Now that I own and run my own kitchens I don't bother cooking with anything but extra virgin olive oil. I buy a Greek extra virgin olive oil in bulk because bulk Italian olive oil is often not Italian and in some cases not even olive oil. But the Greeks, they don't have the status that Italy does, so even though a lot of their oil gets sent to Italy (part of what goes into the bulk Italian cans) they actually charge a decent price for an honest product that is what it says it is. It's actually so good that I just use it for everything now. We cook with it and we make salad dressing with it and I put it on the tables with the bread. I usually have some high-end estate bottled Italian extra virgin around for people who really know their oil and understand the difference, but the Greek oil makes me very happy.

People are so confused about what to look for and how to buy it but I think it's really simple. The highest quality extra virgin olive oil should come in a light-blocking container. It should be produced and bottled on the same estate, which should be clearly labeled and marked with the harvest date, not just an expiration date. I pretty much steer clear of bulk Italian olive oil at this point, as there is just so much corruption in the production and selling of it. Then it's sort of on to flavor. I happen to like the grassy piquant kick of Tuscan or Umbrian oil, but that's what I grew up on. There are other flavor profiles from other regions of Italy that are equally good, and someone from Puglia, say, probably prefers the flavor profile of their oil. There is nothing wrong with that. The most important things are that it is what it says it is and it's no more than two years old.

Using extra virgin olive oil for everything definitely costs more, and that's a challenge, but it's sort of like using artisanal pasta extruded through bronze dies and dried slowly, or non-commodity meat. It's a step in my cooking that I believe to be so profoundly important that if I couldn't use those products I wouldn't want to cook anymore.

Recipe: Palestinian Salad Dressing (and Salad)

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Sara Jenkins is based in New York City, where she has developed a reputation as a fine rustic Italian chef. She runs Porchetta, an Italian sandwich shop, and Porsena, a casual restaurant focusing on classic Italian pastas. More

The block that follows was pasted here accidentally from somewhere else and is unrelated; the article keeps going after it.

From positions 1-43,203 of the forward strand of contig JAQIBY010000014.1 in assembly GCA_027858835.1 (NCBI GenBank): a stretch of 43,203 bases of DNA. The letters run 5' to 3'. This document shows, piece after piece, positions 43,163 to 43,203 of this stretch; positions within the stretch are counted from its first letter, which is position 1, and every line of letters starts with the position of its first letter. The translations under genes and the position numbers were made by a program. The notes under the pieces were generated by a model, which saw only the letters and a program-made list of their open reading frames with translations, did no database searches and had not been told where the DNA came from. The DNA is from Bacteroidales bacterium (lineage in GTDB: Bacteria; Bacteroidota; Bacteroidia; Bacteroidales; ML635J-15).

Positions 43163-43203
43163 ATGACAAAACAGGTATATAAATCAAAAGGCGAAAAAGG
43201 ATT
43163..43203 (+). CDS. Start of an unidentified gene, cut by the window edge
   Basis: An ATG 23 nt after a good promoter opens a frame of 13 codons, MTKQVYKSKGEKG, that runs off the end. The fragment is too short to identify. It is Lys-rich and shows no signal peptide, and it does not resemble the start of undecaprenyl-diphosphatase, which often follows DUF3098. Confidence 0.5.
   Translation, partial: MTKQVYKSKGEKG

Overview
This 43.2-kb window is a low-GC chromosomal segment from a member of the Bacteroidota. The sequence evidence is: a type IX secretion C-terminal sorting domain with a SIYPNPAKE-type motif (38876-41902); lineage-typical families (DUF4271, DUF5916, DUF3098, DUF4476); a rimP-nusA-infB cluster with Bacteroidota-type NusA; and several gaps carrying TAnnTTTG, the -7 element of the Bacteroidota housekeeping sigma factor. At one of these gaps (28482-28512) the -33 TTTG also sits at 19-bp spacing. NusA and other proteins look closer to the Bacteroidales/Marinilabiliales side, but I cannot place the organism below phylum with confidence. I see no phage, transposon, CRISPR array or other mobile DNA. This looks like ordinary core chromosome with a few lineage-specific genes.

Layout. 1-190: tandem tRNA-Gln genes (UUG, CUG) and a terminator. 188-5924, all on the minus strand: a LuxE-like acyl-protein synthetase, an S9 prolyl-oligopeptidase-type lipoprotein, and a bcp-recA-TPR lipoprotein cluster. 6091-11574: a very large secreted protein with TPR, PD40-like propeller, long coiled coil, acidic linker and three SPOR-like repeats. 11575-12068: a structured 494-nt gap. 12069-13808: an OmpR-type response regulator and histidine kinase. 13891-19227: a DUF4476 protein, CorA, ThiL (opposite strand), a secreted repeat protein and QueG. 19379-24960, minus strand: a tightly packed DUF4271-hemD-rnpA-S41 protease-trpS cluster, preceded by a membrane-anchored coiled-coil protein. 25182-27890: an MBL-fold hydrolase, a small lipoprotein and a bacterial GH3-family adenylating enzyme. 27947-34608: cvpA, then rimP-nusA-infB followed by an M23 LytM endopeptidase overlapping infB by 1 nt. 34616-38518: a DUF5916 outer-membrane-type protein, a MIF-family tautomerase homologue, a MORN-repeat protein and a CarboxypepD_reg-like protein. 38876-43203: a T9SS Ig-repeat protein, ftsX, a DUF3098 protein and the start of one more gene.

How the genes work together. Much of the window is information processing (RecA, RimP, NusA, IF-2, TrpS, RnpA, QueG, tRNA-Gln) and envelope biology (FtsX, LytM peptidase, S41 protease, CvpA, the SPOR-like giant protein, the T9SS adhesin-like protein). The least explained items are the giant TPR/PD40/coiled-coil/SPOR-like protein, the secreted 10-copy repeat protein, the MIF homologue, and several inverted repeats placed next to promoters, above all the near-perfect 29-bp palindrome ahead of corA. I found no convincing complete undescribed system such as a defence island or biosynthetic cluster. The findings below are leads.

Sara Jenkins is based in New York City, where she has developed a reputation as a fine rustic Italian chef. As Mario Batali put it, "She is one of the few chefs in America who understands Italy and how Italians eat." Sara is also the author, with Mindy Fox, of Olives and Oranges: Recipes and Flavor Secrets from Italy, Spain, Cyprus, and Beyond, released by Houghton Mifflin in September 2008.

The daughter of a foreign correspondent and a food writer, Sara grew up all over the Mediterranean, eating her way through several cultures and learning to cook what appealed to her. She began her professional career in the kitchen with Todd English at Figs in Boston, then went on to work as a chef in Florence and the Tuscan countryside, as well as on the Caribbean island of Nevis, before returning to the U.S.

In New York City, Jenkins became chef at I Coppi, earning that restaurant two stars from The New York Times. After similar turns at Il Buco, Patio Dining, and 50 Carmine, she began work on her own cookbook.

In September 2008 she and her cousin Matthew opened Porchetta, a storefront in the East Village focusing on porchetta, a highly seasoned roast pork common in Italy as street food or festival food sold out of a truck as a sandwich. Porchetta has been wildly successful in New York City, both with gourmands and ordinary folk alike. Porchetta was awarded the top spot in Time Out New York's "100 best things we ate in 2008" and also received a four-star review from New York magazine.

In 2010, Sara Jenkins will open Porsena, a simple and casual restaurant down the street from Porchetta focusing on classic Italian pastas.